KING: But this is one person, right?

KAYE: This is one single source. And, again, the -- the coroner's office saying no comment. LAPD is saying no comment. And the key thing here, really, is that we called the district attorney's office, who would get the case before any charges were filed...

KING: And what did they say?

KAYE: They said they haven't even received the case. So they -- they first have to consider charges once they do.

KING: But the coroner could have denied?

KAYE: Sure.

KING: Yes.

KAYE: Exactly. They didn't deny.

KING: Thanks, Randi.

You stay, OK?

We'll be back with more. It goes on and on.

Don't go away.


KING: Dr. Pinsky and Dr. Dyson remain with us.

Joining us from Davie, Florida is Dr. Cyril Wecht, the forensic pathologist and attorney.

Dr. Murray's attorney, by the way, has responded to all of this. It reads, in part: "Much of what was in the search warrant affidavit is factual. However, unfortunately, much is police theory. Most egregiously, the time line reported by law enforcement was not obtained through interviews with Dr. Murray, as was implied by the affidavit. We will not comment on an anorma -- an anonymous law enforcement source that claims that Michael Jackson's death will be ruled a homicide. Most of the reports by anonymous sources have been proven wrong. We will be happy to address the coroner's report when it's officially released."

Dr. Wecht, your reaction to these court documents indicating the coroner has made this preliminary report, if true?

DR. CYRIL WECHT, FORENSIC PATHOLOGIST: Based upon what we have been hearing, Larry, certainly there's no surprise vis-a-vis Propofol, Diprivan. It remains to be seen what the toxicological analyses reveal insofar as lorazepam, Ativan, Trazodone and other drugs that are of concern.

If all of these drugs, Restoril, are also shown, then this would be a classical case of acute combined drug toxicity. This is something that we see to a great extent.

The big difference in this case, Larry, is that there are two of these drugs that are administered only parenterally -- they cannot be taken by mouth -- Diprivan and Versed.

As the anesthesiologist has already pointed out, quite correctly and succinctly, these drugs are to be administered only by trained anesthesiologists, nurse anesthetists under the supervision. You have to have...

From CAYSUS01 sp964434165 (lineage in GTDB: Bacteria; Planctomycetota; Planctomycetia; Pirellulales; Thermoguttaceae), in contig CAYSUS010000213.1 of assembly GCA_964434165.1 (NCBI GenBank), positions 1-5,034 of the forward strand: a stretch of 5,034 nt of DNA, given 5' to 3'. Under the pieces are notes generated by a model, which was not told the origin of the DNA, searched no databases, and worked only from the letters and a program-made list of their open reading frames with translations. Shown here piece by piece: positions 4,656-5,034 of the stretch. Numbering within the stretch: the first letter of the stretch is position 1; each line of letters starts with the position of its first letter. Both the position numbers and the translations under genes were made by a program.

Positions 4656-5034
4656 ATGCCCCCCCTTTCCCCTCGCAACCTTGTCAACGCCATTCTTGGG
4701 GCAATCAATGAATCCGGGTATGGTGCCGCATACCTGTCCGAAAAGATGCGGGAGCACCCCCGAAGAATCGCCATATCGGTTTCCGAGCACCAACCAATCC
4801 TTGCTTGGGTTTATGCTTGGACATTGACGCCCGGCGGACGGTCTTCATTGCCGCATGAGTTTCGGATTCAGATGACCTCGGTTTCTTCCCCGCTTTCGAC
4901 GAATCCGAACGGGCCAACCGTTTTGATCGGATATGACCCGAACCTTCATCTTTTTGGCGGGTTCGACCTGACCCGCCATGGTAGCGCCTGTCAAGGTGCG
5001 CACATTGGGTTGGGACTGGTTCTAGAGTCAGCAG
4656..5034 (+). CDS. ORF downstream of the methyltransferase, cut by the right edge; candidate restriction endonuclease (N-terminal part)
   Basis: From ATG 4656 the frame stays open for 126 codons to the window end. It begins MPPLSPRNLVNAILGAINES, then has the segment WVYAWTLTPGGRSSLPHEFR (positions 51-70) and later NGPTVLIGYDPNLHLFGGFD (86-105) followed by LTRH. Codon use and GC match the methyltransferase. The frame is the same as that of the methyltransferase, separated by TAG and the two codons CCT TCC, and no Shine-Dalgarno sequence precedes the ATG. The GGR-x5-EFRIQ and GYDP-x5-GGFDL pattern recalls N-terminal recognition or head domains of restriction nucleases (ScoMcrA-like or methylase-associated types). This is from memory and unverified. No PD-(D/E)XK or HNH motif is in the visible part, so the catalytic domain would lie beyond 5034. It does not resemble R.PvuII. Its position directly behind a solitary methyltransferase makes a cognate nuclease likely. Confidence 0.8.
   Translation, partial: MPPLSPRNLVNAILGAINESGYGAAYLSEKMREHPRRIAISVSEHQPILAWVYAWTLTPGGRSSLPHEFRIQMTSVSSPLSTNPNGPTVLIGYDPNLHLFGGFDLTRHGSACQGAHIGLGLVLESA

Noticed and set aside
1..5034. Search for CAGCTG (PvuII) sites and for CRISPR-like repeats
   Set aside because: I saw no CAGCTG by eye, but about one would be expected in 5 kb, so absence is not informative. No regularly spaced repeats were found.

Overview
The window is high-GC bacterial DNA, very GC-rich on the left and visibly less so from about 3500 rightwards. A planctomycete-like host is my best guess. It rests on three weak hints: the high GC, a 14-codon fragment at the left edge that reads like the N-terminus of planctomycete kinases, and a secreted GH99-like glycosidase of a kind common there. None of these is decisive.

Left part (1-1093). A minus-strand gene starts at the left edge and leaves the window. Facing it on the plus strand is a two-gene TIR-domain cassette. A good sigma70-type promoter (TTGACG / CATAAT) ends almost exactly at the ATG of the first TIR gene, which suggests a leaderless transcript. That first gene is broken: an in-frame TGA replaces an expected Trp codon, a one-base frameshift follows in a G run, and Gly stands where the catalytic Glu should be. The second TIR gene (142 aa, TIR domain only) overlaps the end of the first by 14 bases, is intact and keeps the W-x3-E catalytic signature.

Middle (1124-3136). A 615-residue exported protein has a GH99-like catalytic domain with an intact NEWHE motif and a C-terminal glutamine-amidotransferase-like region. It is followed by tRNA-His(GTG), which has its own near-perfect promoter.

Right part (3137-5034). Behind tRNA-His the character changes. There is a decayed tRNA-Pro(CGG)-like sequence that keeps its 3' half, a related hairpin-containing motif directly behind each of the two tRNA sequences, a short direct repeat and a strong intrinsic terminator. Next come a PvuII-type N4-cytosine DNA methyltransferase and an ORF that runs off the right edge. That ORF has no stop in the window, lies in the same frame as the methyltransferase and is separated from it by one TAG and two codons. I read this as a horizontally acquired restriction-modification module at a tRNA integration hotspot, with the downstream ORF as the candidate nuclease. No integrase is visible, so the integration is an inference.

WECHT: have to have all of those things ready in case something goes wrong, specifically respiratory depression.

KING: And Dr. Pinsky wanted to ask Dr. Dyson something.

PINSKY: Yes. Dr. Dyson, I've never heard of Versed and Diprivan being given simultaneously. That seems like a -- just by itself, a deadly combination.

DYSON: Well, contrary to popular belief, we give it everyday for preoperative patients?

PINSKY: Together?

DYSON: We give them together.

PINSKY: Together?


DYSON: Whenever we see patients during a surgical procedure, they're nervous, you know, as you could imagine, whenever someone is going to cut on you. The first thing we do is give Versed. Either we give it in the holding area or, a lot of times, we give it in the operating room. At...

PINSKY: But (INAUDIBLE) isn't -- isn't the Propofol, though, with a benzodiazepine, like lorazepam, which is a longer acting, longer than the -- but that combo is not exactly what you'd call safe, right?

DYSON: In a hospital with an anesthesiologist or an anesthesia provider standing right there by the patient with standard monitors, we do it on a daily basis.

KING: So Versed is given right before they'd give Propofol, right?

DYSON: Absolutely.

KING: They calm you down and then they give you...


WECHT: Yes, Versed is a common...

DYSON: Yes, we do.

WECHT:'s commonly used with colonoscopies. You're talking to your doctor, they give you the Versed and then you wake up and it's all over and you can't believe it.

KING: They also do it with the cataract. They do it with cataract surgery.